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When men participate, it’s an event. When women participate, it’s a show. In video games, male characters wear full suits of armor; female characters wear metal bikinis. In comic books and superhero movies, men wear tactical suits and are featured in fight scenes; women wear outfits designed to show off their breasts and are featured posing in impossible yoga positions. In sports, boys play the game; girls play the game too but they have to do it while wearing a skirt and looking pretty. It doesn’t seem to matter what the actual activity is—there seems to always be a double standard when it comes to men’s and women’s activities.

In “A League of Their Own” (1992), those double standards are everywhere. Women were not even allowed to come and try out unless Ernie Capadino (Jon Lovitz) decided they looked attractive enough. Once they had been deemed attractive enough to play baseball and they made it through the tryouts, they were then shown their new uniform—a dress—and told that in order to play in the league, they would have to attend charm school. The list of double standards is ever growing, and the women haven’t even played their first game.

The double standards regarding appearance are the big thing we see before the season gets underway, but once the women are actually playing baseball, that’s when even more signs of sexist double standards start popping up at every turn, creating unforeseen obstacles for the women who just wanted to play baseball.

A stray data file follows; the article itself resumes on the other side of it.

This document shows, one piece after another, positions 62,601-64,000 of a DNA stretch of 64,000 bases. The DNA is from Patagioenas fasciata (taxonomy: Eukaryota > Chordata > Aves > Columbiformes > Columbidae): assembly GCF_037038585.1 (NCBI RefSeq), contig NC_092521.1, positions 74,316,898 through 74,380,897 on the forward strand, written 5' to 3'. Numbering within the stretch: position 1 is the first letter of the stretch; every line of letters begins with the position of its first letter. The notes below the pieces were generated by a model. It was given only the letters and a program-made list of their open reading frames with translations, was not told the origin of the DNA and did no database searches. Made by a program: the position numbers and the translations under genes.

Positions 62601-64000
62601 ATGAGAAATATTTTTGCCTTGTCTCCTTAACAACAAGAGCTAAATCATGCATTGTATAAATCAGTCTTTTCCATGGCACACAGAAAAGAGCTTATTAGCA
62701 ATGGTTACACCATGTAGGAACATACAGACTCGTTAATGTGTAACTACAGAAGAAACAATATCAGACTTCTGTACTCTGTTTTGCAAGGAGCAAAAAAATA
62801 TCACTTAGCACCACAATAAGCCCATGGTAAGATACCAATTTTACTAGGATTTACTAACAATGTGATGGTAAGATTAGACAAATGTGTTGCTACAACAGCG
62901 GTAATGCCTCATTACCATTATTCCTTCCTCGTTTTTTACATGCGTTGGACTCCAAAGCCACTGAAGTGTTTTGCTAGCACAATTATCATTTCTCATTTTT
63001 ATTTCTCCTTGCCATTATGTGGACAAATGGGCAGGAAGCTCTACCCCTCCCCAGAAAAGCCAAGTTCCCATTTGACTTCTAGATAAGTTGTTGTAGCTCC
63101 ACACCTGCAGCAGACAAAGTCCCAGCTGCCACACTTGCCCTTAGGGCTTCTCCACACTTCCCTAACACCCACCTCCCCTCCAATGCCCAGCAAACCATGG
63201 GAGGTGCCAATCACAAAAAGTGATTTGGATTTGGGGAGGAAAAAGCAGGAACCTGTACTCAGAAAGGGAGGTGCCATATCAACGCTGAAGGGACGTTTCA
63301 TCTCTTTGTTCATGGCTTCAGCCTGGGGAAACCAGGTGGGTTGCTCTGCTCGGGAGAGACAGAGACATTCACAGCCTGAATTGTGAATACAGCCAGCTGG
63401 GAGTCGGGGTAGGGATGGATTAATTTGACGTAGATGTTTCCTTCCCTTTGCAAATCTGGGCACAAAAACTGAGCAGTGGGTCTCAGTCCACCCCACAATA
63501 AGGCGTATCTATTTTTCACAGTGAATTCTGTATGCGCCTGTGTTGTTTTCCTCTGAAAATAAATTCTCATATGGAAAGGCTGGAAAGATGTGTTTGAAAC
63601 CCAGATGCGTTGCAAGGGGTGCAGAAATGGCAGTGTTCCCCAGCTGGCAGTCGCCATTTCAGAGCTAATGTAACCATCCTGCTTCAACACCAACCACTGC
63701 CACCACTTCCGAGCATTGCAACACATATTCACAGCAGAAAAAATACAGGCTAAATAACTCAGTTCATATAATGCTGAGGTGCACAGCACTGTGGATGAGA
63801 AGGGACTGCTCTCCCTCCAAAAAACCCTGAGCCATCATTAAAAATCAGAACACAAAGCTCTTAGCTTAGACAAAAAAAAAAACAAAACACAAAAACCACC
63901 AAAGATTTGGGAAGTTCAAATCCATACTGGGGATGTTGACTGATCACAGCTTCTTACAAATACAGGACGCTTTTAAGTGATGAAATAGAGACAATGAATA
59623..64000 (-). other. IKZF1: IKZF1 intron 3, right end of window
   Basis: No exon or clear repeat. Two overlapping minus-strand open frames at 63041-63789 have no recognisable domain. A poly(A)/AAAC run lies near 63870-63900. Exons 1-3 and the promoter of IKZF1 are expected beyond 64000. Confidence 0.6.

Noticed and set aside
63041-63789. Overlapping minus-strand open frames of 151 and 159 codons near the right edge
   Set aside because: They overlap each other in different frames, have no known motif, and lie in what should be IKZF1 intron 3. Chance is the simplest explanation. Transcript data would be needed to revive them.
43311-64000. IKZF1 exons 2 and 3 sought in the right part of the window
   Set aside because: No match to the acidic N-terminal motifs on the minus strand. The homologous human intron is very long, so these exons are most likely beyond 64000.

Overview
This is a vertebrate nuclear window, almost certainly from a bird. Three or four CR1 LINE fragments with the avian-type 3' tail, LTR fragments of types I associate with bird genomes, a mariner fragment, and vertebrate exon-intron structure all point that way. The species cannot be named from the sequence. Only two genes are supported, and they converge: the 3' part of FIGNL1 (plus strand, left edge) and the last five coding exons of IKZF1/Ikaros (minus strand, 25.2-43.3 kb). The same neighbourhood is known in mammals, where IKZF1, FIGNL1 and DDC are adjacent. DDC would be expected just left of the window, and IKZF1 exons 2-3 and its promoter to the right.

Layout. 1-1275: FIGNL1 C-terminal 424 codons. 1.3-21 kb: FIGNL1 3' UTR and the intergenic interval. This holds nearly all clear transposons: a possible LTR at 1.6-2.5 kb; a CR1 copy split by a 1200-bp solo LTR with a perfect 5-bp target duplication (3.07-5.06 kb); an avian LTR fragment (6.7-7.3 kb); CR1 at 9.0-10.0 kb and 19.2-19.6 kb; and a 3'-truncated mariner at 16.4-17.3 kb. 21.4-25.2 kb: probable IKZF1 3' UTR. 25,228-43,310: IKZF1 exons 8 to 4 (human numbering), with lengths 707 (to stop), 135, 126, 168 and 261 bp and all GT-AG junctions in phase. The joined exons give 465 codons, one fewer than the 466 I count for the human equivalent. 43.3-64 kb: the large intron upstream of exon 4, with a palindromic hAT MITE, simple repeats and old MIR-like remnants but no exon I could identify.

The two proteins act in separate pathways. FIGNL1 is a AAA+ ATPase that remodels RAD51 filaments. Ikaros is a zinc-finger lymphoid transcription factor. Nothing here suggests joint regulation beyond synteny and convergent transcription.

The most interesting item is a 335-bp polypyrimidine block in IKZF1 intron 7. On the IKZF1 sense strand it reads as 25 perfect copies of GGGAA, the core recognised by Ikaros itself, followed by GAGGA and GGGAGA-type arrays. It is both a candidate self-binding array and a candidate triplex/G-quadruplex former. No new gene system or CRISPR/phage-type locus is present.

As the first season of the All-American Girls Professional Baseball League (AAGPBL) progresses, the Rockford Peaches face challenges from all angles. They spend a number of games playing without a coach while the man who is supposed to be coaching them sits in the corner, drunk and grumbling about “I don’t have ballplayers, I’ve got girls.” One player, Evelyn, gets told by her husband that he will not take care of his own son while she is playing baseball, and so she has no choice but to bring the child along with the team. When they’re on the field playing, they’re getting mocked from the sidelines by men hiking their pants up to mimic the dresses. And early on in the season, they’re told that the owners do not want to continue on with the league past one year because the men will be home soon and having both a men’s and a women’s professional baseball league is just not in the country’s interest. All they’re trying to do is play professional baseball in the same way that the men do, and all they’re met with is hurdles and ridicule.

The film takes place in 1943, but here it is in 2019 and we are still facing the same issues when it comes to females in sports. Growing up, I spent most of my time playing some sport or other, and early on I started to notice the ways that my girls’ teams were treated differently than the boys’ teams. The boys went by “Mascot Name,” and the girls went by “Lady Mascot Name.” Even if the mascot wasn’t something that could be a gender, they still had to find a way to make it absolutely sure that everyone knew it was girls playing. In middle school, all the competing schools came together and decided that the weekly Tuesday night games ran too late into the evening and interfered with the children getting a proper night sleep in the middle of the week. The boys’ games during the winter season were moved to Friday night with the added bonus of being an exciting start to the weekend for the whole family. The girls’ games during the fall season were moved to immediately after school on Tuesday so that they wouldn’t be out so late on a school night. Of course, they were now so early that any parents working a traditional 9 to 5 job could no longer attend and support their children.